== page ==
Long before the pandemic began, I habitually browsed through a variety of news sources to find out what was happening in the world. As I do so these days, one question keeps replaying in my head…how long can people reasonably be expected to social isolate before they chuck it in order to visit cherished family and friends, or to salvage what’s left of their business? As you all know, millions of folks are missing out on paychecks, medical procedures, visits with ailing family members, and educational prospects.
Here in British Columbia, talk has started about a slow and careful reopening, although we’re still two weeks away from lifting the state of emergency. Our provincial health officer isn’t ready to provide specific dates about starting elective surgeries or re-opening classrooms. It’s worth noting that B.C.’s lockdown hasn’t been as strict as it is in other provinces, and that many of BC’s closures are self-imposed. Still, I sense that people are starting to become really frustrated and even angry about the lack of work and accessibility to services. Here in the Lower Mainland, we are seeing more vehicles on the road than there was two weeks ago, although what this actually means isn’t clear. Maybe people just want to go for a drive. After all, gas is really cheap right now.
As I’ve mentioned before, self-isolation is easier for some than others, depending on circumstances, but is there a line that some will cross before health experts give the all clear?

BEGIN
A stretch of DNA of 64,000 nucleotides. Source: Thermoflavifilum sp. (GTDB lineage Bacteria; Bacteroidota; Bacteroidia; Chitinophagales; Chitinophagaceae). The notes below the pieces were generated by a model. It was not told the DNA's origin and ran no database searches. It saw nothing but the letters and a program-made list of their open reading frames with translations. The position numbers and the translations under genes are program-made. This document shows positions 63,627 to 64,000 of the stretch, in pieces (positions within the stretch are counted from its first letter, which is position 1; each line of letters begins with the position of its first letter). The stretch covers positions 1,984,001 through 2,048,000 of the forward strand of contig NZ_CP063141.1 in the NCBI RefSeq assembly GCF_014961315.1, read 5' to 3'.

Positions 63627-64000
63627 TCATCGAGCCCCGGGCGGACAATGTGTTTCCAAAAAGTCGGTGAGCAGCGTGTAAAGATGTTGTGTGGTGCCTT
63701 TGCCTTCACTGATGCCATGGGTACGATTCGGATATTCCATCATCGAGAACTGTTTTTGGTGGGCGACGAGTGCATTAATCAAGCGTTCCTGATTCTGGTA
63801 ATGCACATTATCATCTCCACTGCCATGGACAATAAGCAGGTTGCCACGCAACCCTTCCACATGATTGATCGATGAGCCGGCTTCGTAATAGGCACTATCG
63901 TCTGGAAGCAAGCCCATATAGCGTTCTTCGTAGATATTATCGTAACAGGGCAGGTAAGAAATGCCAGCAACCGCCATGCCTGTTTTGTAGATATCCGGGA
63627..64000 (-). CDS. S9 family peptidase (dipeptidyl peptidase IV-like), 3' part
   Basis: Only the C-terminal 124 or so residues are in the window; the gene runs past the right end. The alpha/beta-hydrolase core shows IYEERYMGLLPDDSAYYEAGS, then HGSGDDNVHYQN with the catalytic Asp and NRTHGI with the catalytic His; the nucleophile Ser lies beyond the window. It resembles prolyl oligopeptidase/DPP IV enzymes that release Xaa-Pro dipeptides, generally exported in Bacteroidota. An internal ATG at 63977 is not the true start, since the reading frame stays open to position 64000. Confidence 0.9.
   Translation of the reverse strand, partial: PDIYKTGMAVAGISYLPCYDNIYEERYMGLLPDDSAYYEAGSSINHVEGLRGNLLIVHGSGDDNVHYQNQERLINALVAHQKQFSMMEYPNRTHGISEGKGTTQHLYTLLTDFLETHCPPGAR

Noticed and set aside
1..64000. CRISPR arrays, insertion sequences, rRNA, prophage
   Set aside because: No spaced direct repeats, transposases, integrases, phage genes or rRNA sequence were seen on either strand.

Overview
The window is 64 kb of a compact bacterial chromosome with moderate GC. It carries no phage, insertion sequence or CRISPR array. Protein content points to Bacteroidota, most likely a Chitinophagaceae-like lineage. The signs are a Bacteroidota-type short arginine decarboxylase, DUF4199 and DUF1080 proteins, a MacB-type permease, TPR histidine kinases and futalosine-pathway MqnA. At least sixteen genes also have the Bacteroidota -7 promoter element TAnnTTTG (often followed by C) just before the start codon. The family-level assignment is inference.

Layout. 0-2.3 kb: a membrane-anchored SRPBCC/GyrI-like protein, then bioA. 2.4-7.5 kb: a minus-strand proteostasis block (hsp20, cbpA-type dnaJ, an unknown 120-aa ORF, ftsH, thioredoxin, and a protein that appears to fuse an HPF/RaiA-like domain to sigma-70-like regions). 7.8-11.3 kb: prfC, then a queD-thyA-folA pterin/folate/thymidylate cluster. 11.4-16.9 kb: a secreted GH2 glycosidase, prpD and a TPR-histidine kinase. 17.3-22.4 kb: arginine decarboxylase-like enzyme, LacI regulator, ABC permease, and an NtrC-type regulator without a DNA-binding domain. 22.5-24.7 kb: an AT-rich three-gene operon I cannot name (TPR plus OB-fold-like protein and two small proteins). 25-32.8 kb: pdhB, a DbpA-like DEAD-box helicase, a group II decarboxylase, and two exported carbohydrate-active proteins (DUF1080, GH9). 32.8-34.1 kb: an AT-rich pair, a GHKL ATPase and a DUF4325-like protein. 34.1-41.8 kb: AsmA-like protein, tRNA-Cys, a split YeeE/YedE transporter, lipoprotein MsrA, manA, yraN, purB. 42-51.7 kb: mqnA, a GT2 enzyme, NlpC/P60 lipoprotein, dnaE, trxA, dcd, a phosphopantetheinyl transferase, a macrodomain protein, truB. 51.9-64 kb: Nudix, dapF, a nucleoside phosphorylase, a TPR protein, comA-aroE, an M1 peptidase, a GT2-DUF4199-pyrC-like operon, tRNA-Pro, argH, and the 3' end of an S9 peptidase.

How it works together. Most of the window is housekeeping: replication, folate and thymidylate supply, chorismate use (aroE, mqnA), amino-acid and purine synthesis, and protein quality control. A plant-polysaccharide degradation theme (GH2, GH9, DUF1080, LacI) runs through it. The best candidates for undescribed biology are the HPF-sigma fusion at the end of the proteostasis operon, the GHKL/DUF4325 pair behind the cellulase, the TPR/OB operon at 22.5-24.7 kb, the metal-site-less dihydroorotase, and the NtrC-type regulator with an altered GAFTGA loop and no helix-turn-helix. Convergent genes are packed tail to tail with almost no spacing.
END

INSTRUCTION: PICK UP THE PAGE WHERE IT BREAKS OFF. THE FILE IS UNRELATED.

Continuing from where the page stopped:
The day that line is crossed will be different for everyone. Mother’s Day is coming up, as is the Victoria Day long weekend in about three weeks. If the weather is hot and sunny, what will happen then?
Governments aren’t bottomless pits of financial aid. They will run out of money and things will have to re-open—hopefully in a smart, safe way—long before a vaccine is developed. Will the majority of people be back at work this summer? Will the beaches and parks and malls re-open? If so, will the numbers of people allowed in be restricted, and if so, who will regulate those wide open spaces? It will be interesting to see how this all plays out.
I don’t know what my own personal line is, but my daughter will give birth sometime in late July. I haven’t seen her in person since March 8th, and although I would never do anything to jeopardize her health, the urge to go see her will become overwhelming as time passes.
Yes, we’re all in this together, but as I’ve seen on the news this week, there are different interpretations of togetherness. Many of us are still doing our best to stay home, remain patient, and see what unfolds. May should prove to be an interesting month.